Alexander Gorden Smith’s Lockdown had officially been honored a place on my bedstand around a year or two ago and I remember thinking (before I read the book) that Lockdown would either live up to the awesome cover, that built a sense of fear before the book was even opened, or it would crash and burn trying to create something frightening that was obviously not.  But the greater forces prevailed and the book turned out to be what my father would call a ‘page turner’.  The main character Alex is an anti-hero who grew up living a life of petty crime which eventually grew in into burglary then ironically Alex was sent off to Furnace for a crime he didn’t commit.  This is around the time in the book when Alex encounters his foes and friends.  These boys are forced to brave the horrors of Furnace with a single united hope of freedom which they all share and strive for.  This combination of clear characters, interesting plot and a great mixture of horror, action and hope build a compelling story that I couldn’t put down. 


Tuesday, July 23, 2013

Adult Non-Fiction Opium Nation by Fariba Nawa

Do you want to know what is going on in Afghanistan? So does everyone. Even folks who live in Afghanistan want to know what the hell is going on. Fariba Nawa was born in Afghanistan and moved to the US when the Soviets tried to take over the country in 1979. She is now a journalist who has traveled back to new country and the remains of her memory of that country. "Opium Nation" is the rare non fiction book that is both a general history of a region and a specific history of a woman returning to land that she does not recognize and one who's men do not recognize her as nothing more than property that has not been claimed, and therefore unholy.
The general history follows the military and political but entwined with both, and life in Afghanistan, is the cultivation, production and distribution of opium. The consequences of this are to be imagined but one consequence sets it apart and that is the child bride that is given over to pay off debts due to the military and political influences on the cultivation, production and distribution of  opium.
The personal history is the real hook. Fariba has such a unique take on her homeland, having spent half of her life in the US. She doesn't condemn the way that her Afghan sisters live their lives, they have no choice, for a woman to wear pants in Kabul is ask for real trouble. Yet to wear a head scarf in the US is to elicit suspicion.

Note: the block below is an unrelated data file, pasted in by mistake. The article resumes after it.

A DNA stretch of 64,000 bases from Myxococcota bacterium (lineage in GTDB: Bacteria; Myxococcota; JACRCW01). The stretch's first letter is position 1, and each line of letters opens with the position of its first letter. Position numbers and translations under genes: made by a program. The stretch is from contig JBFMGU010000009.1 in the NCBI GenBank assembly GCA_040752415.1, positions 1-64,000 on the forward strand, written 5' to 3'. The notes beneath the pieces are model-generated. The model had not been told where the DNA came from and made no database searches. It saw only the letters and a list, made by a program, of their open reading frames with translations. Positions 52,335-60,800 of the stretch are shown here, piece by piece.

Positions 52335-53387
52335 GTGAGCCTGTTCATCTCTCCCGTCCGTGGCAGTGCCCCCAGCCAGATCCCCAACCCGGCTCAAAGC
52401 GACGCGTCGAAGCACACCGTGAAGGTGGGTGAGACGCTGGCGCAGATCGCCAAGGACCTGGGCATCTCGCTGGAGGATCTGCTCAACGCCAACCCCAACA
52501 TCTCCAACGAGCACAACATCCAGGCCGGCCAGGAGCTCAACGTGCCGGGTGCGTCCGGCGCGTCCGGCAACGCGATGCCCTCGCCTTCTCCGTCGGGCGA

Anyone interested in a cursory history of Afghanistan or an engaging biography of going home would be well served to read "Opium Nation" by Fariba Nawa. Khaled Hosseini named it one of his must read books on Afghanistan. And who am I to argue?

Tuesday, July 16, 2013

Jane By April Lindner

Jane is a beautiful story, and a sort of 'Fanfiction' to Jane Eyre. Except for in Jane instead of Mr.Rochester, it is Nico Rathburn, a rock star from Connecticut. The story lines are almost the same, but, for a twelve year old, Jane is easier to understand.

Jane may sound like it is a "girl" book. You are completely incorrect if you are assuming it. Yes, it is a little sappy, but it is filled to the brim with interesting plot twists, and, as an aspiring author myself, I was instantly sucked in. April Lindner tells an amazing rendition to a classical story, bringing the story up to the modern age, and bringing it with heartbreak, love, and laughter. Not to mention a cute little girl! 

I recommend Jane to anyone who loves everything from romance, to adventure. I immensely enjoyed it, though I do not recommend it to littler children, there is one inappropriate scene, and there is some foul language...  

That's all for now!
Rhiannon Zwieg

Tuesday, July 9, 2013

Here are a few of my favorites, in no particular order:
The Golden Compass by Philip Pullman
Borderliners by Peter Hoeg
Love Medicine by Louise Erdrich
Nine Stories by jd salinger
Kafka on the Shore by Haruki Murakami
Middlemarch by George Eliot
A Natural History of the Senses by Diane Ackerman

Friday, June 28, 2013

Wonderstruck by Brian Selznick is beautiful, both as art and as story.   The combined use of pencil drawings and text to weave one story from two separate lives captivated me.  There are not many books that I read in one sitting, and this was one.  It felt as though I blinked and it was over.  Although this is billed as juvenile literature (ages 9-12),  I recommend it to adults.  Brian Selznick has his own amazing style and it is like nothing else currently out there.